Seed Imaging Equipment
Seeds or plant dispersal units are small objects, therefore, seed imaging usually requires a high level of magnification to display the seed features. Since seed shape is very diverse and three-dimensional, an imaging stacking program is also desired to generate all-in-focused images. Special equipment or lens accessories may be required to conduct such micro-images. Here are some examples to share. Please share your own experiences of seed imaging in the Forum for further discussion.
Example 1. A microscope and its attached camera on an automatically controlled mechanized microscope stage.
Example 2. A digital camera fitted with a long tube to which is attached a magnifying lens on a remote-controlled mechanical platform.
Producing high-quality images of seeds, which are very small, can require a specialized setup. In particular, it is generally not possible to get an entire seed in focus at sufficient magnification to see the fine details. The solution to this problem is to take multiple photos, varying only in their focus, and use a software program to "stack" the images together, creating a composite image using the focused region of each source photo.
There are two main types of an imaging setup that can take this type of image series, the digital microscope type and the digital camera with computerized lift type.
Digital microscope setup
Digital microscopes come in a wide variety of types and price-points; they tend to be a more "all in one" solution, often including proprietary software to generate the stepped images and combine them into one stacked, focused image. Lighting and other options may be more limited, but the process for producing a focused image can be extremely streamlined, requiring only a few clicks.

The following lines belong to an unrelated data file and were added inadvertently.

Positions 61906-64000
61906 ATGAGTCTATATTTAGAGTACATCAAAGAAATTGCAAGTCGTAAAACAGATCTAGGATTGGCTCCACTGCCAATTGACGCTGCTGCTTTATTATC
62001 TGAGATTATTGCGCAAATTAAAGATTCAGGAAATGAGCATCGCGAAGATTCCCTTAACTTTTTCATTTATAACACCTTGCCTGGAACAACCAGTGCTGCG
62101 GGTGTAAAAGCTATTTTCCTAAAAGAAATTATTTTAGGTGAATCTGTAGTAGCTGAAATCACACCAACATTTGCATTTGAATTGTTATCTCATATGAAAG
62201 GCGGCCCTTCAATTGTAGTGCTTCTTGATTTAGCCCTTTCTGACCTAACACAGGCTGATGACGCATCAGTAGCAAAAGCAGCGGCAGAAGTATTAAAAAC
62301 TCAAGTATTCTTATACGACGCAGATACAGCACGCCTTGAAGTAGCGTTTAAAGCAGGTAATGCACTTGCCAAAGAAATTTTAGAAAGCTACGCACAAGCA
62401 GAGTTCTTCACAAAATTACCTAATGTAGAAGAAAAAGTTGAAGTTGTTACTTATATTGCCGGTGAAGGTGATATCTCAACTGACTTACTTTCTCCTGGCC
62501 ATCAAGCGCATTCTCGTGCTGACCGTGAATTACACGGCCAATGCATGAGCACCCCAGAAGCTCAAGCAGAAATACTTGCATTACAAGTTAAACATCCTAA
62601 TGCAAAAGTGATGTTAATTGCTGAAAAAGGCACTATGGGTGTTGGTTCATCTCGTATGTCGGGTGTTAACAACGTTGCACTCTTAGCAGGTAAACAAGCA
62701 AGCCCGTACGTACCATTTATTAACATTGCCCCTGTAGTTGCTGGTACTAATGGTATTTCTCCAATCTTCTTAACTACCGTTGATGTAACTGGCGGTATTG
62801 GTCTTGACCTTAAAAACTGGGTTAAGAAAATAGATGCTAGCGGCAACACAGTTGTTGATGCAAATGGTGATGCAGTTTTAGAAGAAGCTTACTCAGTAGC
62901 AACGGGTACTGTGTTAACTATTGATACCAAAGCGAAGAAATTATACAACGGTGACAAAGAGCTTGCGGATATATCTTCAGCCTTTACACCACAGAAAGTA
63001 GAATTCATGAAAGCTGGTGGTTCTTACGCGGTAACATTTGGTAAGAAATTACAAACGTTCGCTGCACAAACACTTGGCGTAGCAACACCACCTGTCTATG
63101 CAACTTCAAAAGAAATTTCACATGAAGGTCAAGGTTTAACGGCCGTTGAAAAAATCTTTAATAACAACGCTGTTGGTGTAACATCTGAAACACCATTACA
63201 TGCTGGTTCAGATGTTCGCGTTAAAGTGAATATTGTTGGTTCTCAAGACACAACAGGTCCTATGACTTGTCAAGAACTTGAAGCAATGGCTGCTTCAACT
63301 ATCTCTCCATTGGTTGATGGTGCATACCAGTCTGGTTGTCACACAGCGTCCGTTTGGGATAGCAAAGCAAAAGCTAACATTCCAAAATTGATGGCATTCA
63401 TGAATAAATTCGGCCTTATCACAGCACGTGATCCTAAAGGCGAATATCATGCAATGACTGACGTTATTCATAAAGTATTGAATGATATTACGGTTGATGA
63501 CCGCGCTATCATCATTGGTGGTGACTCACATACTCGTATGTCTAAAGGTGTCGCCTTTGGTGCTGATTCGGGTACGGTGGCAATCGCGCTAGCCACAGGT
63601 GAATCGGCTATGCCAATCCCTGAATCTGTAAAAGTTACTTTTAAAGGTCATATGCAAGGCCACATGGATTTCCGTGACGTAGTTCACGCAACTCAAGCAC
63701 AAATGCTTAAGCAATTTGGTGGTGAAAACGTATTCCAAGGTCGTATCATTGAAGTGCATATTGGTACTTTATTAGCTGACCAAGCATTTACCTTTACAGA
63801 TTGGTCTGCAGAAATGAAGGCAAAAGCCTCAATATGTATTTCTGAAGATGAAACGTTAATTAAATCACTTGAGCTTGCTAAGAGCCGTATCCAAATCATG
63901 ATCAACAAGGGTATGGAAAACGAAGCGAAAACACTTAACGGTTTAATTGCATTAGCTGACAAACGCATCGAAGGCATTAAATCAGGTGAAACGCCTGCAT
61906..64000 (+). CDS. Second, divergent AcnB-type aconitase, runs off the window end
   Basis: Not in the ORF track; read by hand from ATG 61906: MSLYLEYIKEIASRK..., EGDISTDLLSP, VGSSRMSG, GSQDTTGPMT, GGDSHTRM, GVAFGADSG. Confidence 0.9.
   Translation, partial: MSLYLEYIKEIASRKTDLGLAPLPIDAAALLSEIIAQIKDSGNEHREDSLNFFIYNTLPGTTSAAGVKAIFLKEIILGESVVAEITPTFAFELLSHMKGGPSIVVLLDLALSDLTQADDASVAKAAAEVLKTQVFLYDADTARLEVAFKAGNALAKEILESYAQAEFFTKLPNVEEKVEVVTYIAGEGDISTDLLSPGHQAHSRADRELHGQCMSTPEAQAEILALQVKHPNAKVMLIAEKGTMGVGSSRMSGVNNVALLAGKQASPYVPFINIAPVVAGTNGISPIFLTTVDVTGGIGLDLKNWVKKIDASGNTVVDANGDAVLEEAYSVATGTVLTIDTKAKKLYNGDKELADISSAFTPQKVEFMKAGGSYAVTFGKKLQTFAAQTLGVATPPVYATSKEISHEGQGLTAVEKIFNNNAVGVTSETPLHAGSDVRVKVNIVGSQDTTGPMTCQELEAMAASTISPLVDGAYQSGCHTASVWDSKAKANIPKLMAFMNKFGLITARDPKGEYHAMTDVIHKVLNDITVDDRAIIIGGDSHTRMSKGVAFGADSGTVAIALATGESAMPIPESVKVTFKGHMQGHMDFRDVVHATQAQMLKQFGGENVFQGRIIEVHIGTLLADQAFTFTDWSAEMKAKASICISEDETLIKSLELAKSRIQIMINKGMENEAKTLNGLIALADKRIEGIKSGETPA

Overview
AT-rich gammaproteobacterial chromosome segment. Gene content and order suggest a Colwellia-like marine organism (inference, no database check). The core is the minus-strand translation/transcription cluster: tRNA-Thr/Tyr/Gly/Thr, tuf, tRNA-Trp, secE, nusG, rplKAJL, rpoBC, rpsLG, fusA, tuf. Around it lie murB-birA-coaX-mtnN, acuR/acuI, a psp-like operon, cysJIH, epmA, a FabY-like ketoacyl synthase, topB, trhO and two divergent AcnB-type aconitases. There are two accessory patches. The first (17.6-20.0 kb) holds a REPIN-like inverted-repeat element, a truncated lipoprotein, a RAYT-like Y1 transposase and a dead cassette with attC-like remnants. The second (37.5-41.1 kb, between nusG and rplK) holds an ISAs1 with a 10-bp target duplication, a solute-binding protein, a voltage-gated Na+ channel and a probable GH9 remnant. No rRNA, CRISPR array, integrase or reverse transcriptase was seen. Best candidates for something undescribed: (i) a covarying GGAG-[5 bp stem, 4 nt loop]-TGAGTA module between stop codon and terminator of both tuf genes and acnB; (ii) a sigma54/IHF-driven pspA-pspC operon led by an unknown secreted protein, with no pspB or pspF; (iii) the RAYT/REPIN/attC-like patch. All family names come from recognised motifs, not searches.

Digital camera and lift setup
The digital camera and lift setup involves combining several separate components:
- High-quality digital camera
- Magnifying or microscope-type lens
- Computerized lift or stand
- Flash or other lighting systems.
These components are controlled by the appropriate software on the computer to generate a series of images at different focal depths. Once generated, this series of images can then be stacked by other software to generate a focused image. The separate components make these setups highly customizable, and the option to use an extremely high-quality camera and professional-grade lighting system can create some of the best quality images. However, the setup may be more complicated, and a separate program is required to combine the images after they are taken.
Combining image sets
Once a series of images is generated, it needs to be combined by specialized software. This may be a proprietary program that comes with the microscope, or separate software when generating images with a camera and stand.
A series of images at different focus levels.
A final focused image, which combines the in-focus areas from the series above.
The focused image is then exported into an image-editing software package, where a uniform background is added and any seed colour corrections are completed. A scale and the copyright are also added.
The types of images required for illustrating seed morphology are discussed here.
A webinar discussing seed photography methods are linked here.
*Authored by Seed Science and Technology Section, Saskatoon Laboratory, Canadian Food Inspection Agency, @2021 All Rights Reserved.
**All Images used here are credited to the Canadian Food Inspection Agency.